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I'm new to growing from seed,how do I get started?

10 years ago

Starting your own plants from seed is one of the most rewarding gardening experiences, it can also save you a small fortune! Also, many species and varieties are simply unavailable unless you "grow-your-own".

Choosing seeds is the first step, there are many reputable companies that offer catalogs, besides the fun of browsing through them, mail-order companies are generally good about dealing with any problems you might have. In buying seeds through retail outlets,it's a matter of "buyer beware" ,those 10/$1 seeds may not be such a bargain if they don't grow! Check the package for date,and complete growing instructions,a reputable seed company will also list the Latin name and germination percentage you can expect.If you've acquired seeds from GardenWeb swaps,or other seed sources ,ask for any info the grower can give!

You can use most any container,as long as it will hold
3-4 " of growing medium and has drainage holes in the bottom. Flats with liners are nice,but "recycled" containers will do, if you're reusing containers, follow the cleaning instructions under "what is damping-off?".

Seeds need a loose,porous,fine-textured medium, one that won't develop a "crust" on the surface that can interfere with emergence .

"Potting soil" is an extremely variable product, many retail brands (especially the "bargain" types)will give disappointing results in seed-starting! A "soil-less" mix will make your growing experience much easier.

Some common ingredients in soil-less mixes:

Vermiculite, a heat-expanded rock, can be used alone or in combination for starting seeds.

Milled sphagnum moss (NOT the same as peat moss unless it says"sphagnum peat")has the benefit of inhibiting damp-off fungus, mixed with vermiculite it is frequently used by professionals.

Peat moss(sometimes called "Michigan peat" or "peat humus")a heavier,more difficult to wet and more variable product than sphagnum moss ,is common in retail mixes sold for starting seeds,often in combination with perlite or vermiculite,it's often(much!) cheaper than sphagnum-containing mixes but can be more difficult to handle,especially for the beginner.

Don't start seeds too early,there's a wide variation in optimal indoor starting times,and unless you have lots of room,starting too early can be stressful,for you and your plants! You may want to consider starting perennials in summer for Fall planting,as many perennials don't bloom the first summer,to save room for annuals and veggies that really need a head start in temperate climates.

Sowing seeds: Fill containers,allowing an inch or so from the top for easier watering, and moisten well. Allow excess water to drain, medium should be moist,not soggy. Press the medium down lightly to eliminate air pockets.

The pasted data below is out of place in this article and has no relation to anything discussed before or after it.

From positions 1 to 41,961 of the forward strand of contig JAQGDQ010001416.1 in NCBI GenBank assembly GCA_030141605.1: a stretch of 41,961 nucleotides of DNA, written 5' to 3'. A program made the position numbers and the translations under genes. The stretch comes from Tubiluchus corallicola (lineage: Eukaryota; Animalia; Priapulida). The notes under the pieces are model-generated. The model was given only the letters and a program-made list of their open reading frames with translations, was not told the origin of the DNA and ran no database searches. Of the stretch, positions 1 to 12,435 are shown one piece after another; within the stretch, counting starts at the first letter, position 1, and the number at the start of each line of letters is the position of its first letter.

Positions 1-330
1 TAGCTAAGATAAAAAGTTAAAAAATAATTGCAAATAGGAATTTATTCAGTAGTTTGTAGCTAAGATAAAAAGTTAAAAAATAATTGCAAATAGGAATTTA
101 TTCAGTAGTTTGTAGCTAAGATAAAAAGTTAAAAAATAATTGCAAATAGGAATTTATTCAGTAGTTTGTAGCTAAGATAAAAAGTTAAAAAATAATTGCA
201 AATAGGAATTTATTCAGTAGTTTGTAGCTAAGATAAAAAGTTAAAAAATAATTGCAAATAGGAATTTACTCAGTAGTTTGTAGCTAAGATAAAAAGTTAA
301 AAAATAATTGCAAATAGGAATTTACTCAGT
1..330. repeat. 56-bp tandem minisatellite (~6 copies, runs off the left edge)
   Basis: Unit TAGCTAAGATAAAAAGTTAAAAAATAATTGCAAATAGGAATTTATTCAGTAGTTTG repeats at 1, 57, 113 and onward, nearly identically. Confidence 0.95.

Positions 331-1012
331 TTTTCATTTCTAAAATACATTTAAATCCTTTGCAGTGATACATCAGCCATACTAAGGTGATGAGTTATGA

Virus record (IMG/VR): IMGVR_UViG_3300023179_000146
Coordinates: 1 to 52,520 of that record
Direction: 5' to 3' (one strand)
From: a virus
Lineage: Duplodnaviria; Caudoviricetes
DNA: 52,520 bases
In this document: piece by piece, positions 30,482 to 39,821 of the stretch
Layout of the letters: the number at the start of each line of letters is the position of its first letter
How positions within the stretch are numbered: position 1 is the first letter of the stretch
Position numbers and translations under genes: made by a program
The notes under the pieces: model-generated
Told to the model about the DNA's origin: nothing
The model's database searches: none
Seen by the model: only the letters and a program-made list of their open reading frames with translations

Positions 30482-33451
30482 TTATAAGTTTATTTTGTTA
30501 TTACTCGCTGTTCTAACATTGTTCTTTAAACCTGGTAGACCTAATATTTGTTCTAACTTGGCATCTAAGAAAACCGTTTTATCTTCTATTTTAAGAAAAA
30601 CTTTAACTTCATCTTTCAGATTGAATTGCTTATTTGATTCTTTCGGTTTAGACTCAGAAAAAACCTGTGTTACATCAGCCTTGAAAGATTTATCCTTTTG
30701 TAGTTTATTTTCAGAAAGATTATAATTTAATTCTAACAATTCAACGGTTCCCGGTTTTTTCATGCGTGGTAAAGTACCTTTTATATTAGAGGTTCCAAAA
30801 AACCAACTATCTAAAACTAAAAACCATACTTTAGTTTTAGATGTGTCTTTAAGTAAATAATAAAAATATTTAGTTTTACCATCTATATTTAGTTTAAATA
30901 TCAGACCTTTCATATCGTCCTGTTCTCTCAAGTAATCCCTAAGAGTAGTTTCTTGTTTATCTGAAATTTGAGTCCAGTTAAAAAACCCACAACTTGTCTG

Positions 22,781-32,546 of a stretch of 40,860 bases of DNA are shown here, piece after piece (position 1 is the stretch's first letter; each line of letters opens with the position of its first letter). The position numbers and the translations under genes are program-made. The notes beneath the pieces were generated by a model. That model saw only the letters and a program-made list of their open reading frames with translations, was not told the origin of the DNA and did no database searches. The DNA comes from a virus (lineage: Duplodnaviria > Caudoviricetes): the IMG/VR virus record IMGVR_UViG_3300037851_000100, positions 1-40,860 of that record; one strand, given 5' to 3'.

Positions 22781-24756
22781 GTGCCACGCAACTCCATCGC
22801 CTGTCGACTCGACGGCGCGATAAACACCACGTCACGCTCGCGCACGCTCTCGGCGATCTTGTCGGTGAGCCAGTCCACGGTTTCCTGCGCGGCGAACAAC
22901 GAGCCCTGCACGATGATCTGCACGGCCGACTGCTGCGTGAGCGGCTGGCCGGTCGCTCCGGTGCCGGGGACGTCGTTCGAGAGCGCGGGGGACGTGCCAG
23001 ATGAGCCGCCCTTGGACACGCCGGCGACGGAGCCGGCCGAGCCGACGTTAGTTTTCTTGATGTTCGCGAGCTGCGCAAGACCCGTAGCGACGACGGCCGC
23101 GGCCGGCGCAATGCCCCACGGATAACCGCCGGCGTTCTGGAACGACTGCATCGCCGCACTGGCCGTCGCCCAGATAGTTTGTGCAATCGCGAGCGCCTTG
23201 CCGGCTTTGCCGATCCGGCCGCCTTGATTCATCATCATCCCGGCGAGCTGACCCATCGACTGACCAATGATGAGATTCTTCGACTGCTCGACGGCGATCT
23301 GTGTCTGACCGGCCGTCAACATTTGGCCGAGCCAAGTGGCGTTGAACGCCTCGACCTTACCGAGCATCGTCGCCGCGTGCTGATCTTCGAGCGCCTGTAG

For plants that don't mind ,or even benefit from transplanting, like tomatoes and lettuce,a number of seeds can be planted in larger containers and transplanted to individual pots when seedlings are large enough to handle. For those that dislike transplanting ,such as melons,or to save yourself time later on,plant 1-3 seeds in individual containers,snip off all but the strongest seedling with scissors.

Sow the seeds on the surface,and cover with additional dry medium to the proper depth, a general rule is twice the diameter of the seed.Very tiny seeds,or those requiring light are surface-sown without covering. Mist the medium well and cover with clear plastic , a 13-gallon clear kitchen trash bag fits a standard flat perfectly(I buy the kind with the handles and tie them loosely)Don't put an enclosed container like this in direct sunlight!!

A temperature of 65-75 degrees is suitable for the vast majority of common plants,but there are many exceptions,too many to list here! Check at least daily,and remove the plastic when seeds begin to sprout. Place under bright light ASAP!

Seedlings need intense light to grow strong and stocky,fluorescent lights are your best bet (see "do I need special lights?") Position so that seedlings are 2-4" from lights, 14-16 hours a day. A timer will help automate the process. If space under lights is limited,you can try rotating them under lights in 12-hour shifts. Keep a close eye on them and adjust heights as needed.

Containers enclosed in plastic should not require watering until seeds germinate,once plastic is removed monitor closely,seedlings should never be allowed to dry out completely,and should be kept moist until roots begin to penetrate the medium. Allow the medium to become dry 1/4-1/2" down before watering thereafter,to allow air into the medium and encourage roots to spread.

If you've used a soilless mix, begin fertilizing 4-5 days after germination with a water-soluble 15-30-15(or similar ) fertilizer at half the recommended strength,and weekly thereafter. I've had good results with fish emulsion and seaweed extract at recommended rates,for those interested in growing organically.

For growing on info see"OK my seeds are growing...?"


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